We headed east in our truck to visit the Interpretive Center at Baker City which depicts the real hardships and sacrifices the pioneers made to come out West. I'm glad they came, but also glad I wasn't with them.

Thanks for visiting today. Create a great week!

Happy Birthday, Stacey!

Love, Juanita

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Saturday, June 16, 2012

The Lost Has Been Found

      Tea time! 

      How's this for a view from my window?

       We purchased a family of five little yellow ducks for our koi fish pond. Last summer the count was down to four. I spent many minutes looking for the one lost duck among the vines and lily pads in the not-so-clear water. We didn't “leave the ninety and nine” to look for it, but I did spend some anxious moments. Believe that?

      Just as in the parable of the lost sheep where the owner searched until he found the stray and rejoiced when he did, I'm here to report the fifth plastic ducky has been found – on top of the seven-foot water fall. It did not possess the power to fly up there. I believe it was kidnapped by a hungry vulture. The yellow duck shows signs of claw marks on its tail. Can you imagine the disappointment in the expected fresh meal? Another mystery solved!

      Now, if only we could figure out why the pond goes dry about twice a year and where the water goes. Craig says only God knows the answer to that mystery.

      What's a thinking, planning woman to do when the husband cuts down a dying, ugly tree? Turn the area into a shade garden, of course. What if he cuts down three more trees? She does nothing, he hopes! I demonstrated my creativity once again by developing another pleasant place to lounge and read and listen to the waterfall.
God already enjoyed a head start on the project. In recent years, He planted ten ferns in just the right place among the rocks on the creek bank where tree grew. Interesting how ferns just appear.  I know, weeds do also!  Ferns are blessings and weeds are part of the 'curse'.

Happy Birthday, Marlene !

Love, Juanita

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Saturday, June 9, 2012

A Worthy Cause

Welcome to my library again!

Last weekend was our mini-vacation: no telephones to answer, no TV to watch, no meals to cook while we attended a retreat in Turner, Oregon. The purpose of the event was having fellowship with like-minded people and participating in an auction to raise money to buy Bibles for Gideons in other countries not having funds to purchase their own for distribution. More than $10,000 was collected in three days!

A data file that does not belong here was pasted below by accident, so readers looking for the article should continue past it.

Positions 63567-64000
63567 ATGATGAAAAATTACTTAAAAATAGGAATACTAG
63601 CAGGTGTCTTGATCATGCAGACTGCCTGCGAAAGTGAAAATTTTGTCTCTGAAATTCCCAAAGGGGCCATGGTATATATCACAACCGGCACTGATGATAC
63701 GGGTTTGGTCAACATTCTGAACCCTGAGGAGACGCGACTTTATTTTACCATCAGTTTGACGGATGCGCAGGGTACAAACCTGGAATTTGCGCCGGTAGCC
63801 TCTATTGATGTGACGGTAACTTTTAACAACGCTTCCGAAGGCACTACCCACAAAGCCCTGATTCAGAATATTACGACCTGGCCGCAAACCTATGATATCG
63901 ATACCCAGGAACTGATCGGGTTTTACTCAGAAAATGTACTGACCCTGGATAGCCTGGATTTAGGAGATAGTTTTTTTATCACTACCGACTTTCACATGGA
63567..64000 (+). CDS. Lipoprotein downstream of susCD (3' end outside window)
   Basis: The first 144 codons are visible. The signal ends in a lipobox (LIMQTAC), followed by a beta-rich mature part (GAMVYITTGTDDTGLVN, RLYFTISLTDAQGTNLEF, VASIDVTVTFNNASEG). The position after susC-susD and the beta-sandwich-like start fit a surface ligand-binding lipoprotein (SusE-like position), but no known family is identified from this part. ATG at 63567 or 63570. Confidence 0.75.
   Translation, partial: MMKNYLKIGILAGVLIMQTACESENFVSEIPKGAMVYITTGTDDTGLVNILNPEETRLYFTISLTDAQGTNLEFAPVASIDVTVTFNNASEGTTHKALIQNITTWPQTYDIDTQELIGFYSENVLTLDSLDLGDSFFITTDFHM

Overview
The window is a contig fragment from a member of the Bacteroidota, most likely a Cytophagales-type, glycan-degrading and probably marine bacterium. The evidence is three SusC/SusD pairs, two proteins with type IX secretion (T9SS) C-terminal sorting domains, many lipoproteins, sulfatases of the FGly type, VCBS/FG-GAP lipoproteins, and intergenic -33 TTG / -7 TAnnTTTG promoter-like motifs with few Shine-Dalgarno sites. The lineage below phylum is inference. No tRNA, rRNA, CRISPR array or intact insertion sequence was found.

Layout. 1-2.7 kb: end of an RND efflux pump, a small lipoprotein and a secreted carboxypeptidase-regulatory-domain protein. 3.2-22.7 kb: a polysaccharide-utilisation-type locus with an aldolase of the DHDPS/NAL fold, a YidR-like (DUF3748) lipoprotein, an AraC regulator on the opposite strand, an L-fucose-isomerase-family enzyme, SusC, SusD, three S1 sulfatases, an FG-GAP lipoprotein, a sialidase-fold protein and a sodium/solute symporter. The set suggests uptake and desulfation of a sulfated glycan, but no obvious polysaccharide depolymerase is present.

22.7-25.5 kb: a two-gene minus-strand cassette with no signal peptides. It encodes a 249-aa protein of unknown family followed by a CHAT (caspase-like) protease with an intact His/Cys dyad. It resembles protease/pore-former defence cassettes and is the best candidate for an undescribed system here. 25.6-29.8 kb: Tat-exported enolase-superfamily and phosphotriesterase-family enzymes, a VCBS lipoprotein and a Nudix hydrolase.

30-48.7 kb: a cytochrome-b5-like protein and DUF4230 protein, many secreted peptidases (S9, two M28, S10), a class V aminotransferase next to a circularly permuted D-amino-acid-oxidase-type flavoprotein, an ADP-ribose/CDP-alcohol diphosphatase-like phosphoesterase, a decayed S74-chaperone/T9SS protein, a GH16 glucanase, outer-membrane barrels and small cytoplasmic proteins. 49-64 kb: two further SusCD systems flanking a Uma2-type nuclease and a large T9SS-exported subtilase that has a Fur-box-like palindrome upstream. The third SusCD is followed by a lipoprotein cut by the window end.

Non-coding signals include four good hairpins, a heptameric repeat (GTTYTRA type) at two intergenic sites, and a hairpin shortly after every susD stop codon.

At the annual auction, I'm excited to buy items I really want (plants for my garden and an eight-foot wind chime) and stuff I have no need for (another crystal bowl). I sold my famous chocolate chip cookies this year. In the past, they sold for $5.00 each. Thanks, Ted!

I wrote and printed a story entitled, “Jonah, Man on the Run” and put the book in the auction. Someone, who didn't even know me, bought it for $45. Now I feel like a real author!

A woman in my writing club wrote a review of this story for you who might want to own a copy. She stated, “Juanita combines the truth of Scripture with imagination to bring to life classical stories from the Bible. Her writing shows what ancient people probably experienced in their daily activities and relationship with God.”

Now I am really brave and decided to produce a second printing for $15 which includes postage. If you would like to own a signed copy, I would be proud to send it to you. Reading “Man of the Run” will re-introduce you to Jonah and his family, Jonah's prophetic ministry and how he tried to hide from his Creator who knows and sees everything.

Writing has become my passion. Last month I started my third story, “The King's Daughter”. My goal is to write a collection of  twenty short stories to place in one volume.

We'll talk later!